The fog signal, mounted on the skid, was approximately 150 meters from the bridge, as the crow flies, but when testing the fog signal, it could not be heard on the bridge. Well, actually it could be heard, but only because we were on permanent comms with the bridge and the sound of the fog signal was transmitted through the portable radios. Important to note: it was a perfect day, no wind at all.
Over the course of last year, I have commissioned Aids to Navigation systems on several abandoned platforms, all including fog signals. Most of these platforms were small satellites, with a length of just over 30 meters. In all cases, the fog signals were installed on the main deck, whereas the power supply was installed on the helideck. During testing of the system, another logical shortcoming of sound became apparent: during strong winds, it was hardly possible to hear the fog signal at all, even though I was less than 40 meters away from the source.
Sounds can blow you away, but the opposite is also true: sound itself can be blown away. Or blocked, by the structure of the topside, for example.
Dutch regulations state that each offshore structure should be fitted with a fog signal, with a range of 2 nm. It does not, however, require that the fog signal should be heard from all directions, so if you use a single fog signal on the corner of a very large platform, you still comply to the rules. Even though you are certain that the fog signal during most of the time will not be heard when standing on the opposite corner.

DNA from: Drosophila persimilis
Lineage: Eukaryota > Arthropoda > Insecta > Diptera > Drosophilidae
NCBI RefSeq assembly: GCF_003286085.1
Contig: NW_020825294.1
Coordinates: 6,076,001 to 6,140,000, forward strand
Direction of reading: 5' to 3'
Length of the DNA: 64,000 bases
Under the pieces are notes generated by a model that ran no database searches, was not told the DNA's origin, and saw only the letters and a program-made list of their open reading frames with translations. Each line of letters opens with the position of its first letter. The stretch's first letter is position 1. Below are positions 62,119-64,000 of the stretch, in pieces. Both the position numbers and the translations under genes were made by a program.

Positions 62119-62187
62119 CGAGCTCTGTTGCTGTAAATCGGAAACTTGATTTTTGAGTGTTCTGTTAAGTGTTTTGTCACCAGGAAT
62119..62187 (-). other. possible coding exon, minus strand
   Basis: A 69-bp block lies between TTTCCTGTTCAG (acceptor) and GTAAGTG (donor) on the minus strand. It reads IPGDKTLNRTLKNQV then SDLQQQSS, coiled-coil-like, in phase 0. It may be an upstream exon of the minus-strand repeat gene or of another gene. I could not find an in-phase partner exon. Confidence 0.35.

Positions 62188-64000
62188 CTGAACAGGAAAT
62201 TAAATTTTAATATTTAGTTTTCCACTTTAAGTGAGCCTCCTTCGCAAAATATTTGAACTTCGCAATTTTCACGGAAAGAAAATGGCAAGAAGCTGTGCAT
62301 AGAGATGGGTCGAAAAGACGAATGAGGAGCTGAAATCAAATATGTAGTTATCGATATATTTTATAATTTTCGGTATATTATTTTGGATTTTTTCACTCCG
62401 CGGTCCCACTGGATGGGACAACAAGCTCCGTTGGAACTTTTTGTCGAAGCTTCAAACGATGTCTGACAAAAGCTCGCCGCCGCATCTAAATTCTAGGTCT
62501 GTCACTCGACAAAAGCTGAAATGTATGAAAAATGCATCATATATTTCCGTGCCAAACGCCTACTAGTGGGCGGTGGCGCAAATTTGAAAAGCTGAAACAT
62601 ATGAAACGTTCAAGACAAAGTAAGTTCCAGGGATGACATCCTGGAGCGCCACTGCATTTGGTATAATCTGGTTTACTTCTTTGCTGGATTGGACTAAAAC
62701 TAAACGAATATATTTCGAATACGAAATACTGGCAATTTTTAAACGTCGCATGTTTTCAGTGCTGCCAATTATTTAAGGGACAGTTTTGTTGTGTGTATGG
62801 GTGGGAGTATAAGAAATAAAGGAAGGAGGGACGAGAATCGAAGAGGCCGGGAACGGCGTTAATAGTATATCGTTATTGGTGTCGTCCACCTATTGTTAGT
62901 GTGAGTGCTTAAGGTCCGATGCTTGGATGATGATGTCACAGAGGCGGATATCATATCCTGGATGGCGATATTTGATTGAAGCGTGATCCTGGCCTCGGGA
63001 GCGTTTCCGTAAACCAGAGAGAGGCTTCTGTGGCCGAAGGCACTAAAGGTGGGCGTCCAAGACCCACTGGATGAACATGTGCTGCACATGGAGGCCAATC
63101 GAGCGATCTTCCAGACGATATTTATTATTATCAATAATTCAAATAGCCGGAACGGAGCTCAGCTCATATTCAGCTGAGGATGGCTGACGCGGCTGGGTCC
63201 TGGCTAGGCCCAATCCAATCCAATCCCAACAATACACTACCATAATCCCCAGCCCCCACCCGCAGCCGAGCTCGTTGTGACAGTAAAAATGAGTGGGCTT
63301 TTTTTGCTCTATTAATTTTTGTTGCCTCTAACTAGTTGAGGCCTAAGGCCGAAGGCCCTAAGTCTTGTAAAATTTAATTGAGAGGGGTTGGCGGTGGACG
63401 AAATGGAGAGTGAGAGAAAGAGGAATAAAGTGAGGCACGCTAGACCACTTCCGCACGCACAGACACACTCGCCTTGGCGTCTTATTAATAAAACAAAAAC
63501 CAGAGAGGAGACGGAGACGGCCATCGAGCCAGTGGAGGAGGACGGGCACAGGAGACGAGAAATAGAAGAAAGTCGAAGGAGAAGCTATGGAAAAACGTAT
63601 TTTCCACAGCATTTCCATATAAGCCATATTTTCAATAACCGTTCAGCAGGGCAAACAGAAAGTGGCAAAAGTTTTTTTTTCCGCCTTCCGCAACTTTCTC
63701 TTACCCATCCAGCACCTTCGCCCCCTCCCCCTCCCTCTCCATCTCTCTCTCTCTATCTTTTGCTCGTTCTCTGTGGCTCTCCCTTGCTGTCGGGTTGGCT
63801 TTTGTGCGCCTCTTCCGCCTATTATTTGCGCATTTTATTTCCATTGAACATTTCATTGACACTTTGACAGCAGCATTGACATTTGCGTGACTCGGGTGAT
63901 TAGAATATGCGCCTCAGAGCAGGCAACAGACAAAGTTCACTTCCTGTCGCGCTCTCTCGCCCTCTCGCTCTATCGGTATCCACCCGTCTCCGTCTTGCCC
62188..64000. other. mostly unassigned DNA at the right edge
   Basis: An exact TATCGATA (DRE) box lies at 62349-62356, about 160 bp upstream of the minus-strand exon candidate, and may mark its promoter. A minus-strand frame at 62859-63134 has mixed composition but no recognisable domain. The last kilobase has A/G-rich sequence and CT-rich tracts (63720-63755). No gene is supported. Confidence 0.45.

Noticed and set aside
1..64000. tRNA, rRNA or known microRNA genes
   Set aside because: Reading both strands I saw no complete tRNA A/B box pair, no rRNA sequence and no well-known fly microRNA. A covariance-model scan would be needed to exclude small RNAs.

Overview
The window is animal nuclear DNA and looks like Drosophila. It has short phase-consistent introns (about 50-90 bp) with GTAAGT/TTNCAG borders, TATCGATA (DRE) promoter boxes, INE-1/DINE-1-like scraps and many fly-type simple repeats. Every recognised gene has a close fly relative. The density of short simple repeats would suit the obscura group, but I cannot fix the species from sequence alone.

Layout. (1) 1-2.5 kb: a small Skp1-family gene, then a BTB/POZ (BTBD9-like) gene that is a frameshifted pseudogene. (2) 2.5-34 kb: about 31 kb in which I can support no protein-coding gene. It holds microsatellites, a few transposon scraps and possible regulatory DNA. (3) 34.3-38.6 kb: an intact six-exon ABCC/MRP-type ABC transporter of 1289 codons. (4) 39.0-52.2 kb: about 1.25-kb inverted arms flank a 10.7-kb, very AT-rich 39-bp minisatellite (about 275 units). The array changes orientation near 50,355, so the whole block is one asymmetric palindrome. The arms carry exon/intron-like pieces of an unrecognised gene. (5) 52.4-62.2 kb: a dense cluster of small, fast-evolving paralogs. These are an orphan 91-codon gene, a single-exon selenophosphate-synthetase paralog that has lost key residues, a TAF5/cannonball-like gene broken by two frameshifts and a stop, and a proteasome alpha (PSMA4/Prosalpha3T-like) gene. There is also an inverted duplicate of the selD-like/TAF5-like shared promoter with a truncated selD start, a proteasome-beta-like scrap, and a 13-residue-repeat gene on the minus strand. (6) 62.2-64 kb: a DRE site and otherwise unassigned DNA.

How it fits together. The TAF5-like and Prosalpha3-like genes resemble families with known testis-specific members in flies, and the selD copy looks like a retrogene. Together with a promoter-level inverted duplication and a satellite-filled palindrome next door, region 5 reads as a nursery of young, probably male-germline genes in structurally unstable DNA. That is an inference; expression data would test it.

So, what’s my point of view?
For structures outside the 12 nm zone, a fog signal basically serves no use anymore. There are much better ways to mark these structures, the odds that the fog signal cannot even be heard on the bridge of passing vessel is high, and these same ships will have noticed the structures way in advance by using radar, AIS or electronic charts. Or, how oldskool, noticed the 10 or 15 nm marine lanterns.
For structures within the 12 nm zone, it actually makes sense to use fog signals, since there are much more small vessels and boats sailing these waters, many of them for leasure, with less experienced crew. And often less advanced electronic equipment. In particular for near shore windfarms, fog signals still serve a useful purpose.
One final thought:
On operational platforms, power consumption is not an issue. However, on abandoned platforms, where the power needs to be supplied by the combination of batteries and PV modules, it is. In an AtoN system, the fog signal typically is the largest user and avoiding having to use them, will actually make AtoN systems much cheaper, while not reducing safety. Just make a physical AIS transmitter mandatory.
So, I think it is time to partially retire the fog signal. It is no longer needed in the area where predominately professionals are at work. But let it enjoy its retirement in the areas where it still can support marine traffic and can help to avoid accidents, being close to shore.
As I mentioned before, all good things come to and end. So long good friend, you have served your time well.
Disclaimer: a fog signal is an expensive piece of kit and from a commercial point of view, manufacturers will not necessarily agree with me. But hey, this is my personal blog 😉